- Higher education has become an increasingly important factor in acquiring work; it is arguably the case now that almost every job that can sustain a family financially requires a college degree for employment.
- There is a profound misalignment between what the labor market’s needs are and what university curriculums teach.
- Even though college enrollment is decreasing, higher education will play a role in the future of work.
Before the 1980s, a college degree wasn’t necessary for most Americans to find a good job. Industrial jobs were readily available straight out of high school, and these jobs enabled Americans to support their families.
Since then, however, higher education has become an increasingly important factor in acquiring work. It is arguably the case now that almost every job that can sustain a family financially requires a college degree for employment.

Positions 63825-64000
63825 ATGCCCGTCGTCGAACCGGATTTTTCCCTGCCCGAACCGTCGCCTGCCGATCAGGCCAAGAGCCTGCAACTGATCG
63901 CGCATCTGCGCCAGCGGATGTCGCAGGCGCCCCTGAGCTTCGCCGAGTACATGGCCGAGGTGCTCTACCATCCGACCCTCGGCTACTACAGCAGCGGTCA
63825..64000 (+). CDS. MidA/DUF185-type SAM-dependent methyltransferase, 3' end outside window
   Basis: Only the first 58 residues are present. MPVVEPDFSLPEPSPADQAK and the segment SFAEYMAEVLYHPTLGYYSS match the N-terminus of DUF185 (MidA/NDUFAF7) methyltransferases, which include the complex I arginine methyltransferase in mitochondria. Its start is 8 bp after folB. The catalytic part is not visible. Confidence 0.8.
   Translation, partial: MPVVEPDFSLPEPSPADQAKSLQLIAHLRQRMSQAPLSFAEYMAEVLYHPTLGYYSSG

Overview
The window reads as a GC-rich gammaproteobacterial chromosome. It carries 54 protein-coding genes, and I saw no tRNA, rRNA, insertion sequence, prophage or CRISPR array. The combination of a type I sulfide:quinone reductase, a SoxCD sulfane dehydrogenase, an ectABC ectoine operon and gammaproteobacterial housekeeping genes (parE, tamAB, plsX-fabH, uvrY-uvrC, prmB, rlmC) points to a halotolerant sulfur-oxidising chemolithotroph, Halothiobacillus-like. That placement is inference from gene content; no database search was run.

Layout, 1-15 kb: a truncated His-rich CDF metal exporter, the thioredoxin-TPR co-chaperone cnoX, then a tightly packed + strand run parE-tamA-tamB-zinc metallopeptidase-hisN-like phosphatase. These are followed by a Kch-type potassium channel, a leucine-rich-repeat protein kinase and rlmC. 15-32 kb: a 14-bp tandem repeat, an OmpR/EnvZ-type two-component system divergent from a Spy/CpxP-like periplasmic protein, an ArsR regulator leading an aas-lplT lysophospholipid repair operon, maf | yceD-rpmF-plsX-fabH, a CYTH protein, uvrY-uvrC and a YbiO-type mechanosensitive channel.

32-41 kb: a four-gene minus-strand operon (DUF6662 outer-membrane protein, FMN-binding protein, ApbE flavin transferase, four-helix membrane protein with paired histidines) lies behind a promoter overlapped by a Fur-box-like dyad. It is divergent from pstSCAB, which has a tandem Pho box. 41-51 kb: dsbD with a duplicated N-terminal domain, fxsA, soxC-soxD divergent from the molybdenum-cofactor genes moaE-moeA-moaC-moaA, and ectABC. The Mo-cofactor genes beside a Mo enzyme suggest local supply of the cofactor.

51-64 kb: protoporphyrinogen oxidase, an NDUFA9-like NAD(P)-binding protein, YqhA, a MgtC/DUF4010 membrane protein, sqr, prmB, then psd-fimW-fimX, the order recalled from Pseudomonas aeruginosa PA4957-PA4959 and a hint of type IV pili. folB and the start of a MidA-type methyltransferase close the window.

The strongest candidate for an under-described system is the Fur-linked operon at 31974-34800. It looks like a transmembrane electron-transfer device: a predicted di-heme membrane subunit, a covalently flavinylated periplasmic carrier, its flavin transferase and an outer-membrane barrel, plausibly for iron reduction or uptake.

Will higher education continue to play this role in the future of work? Or will college become the new high school? And if that’s the case, why are college enrollment rates dropping?
College enrollment rates are dropping
Since 2012, college enrollment rates have been on a downward trend. Most recently, fall admissions for 2021 declined by 3.2 percent. College enrollment is on track for having the most significant two-year decline on record.
Young people are now opting instead to work rather than go to school. In part, this is attributable to the pandemic. However, it is likewise attributable to the higher education debt crisis, which these students avoid by not enrolling in college.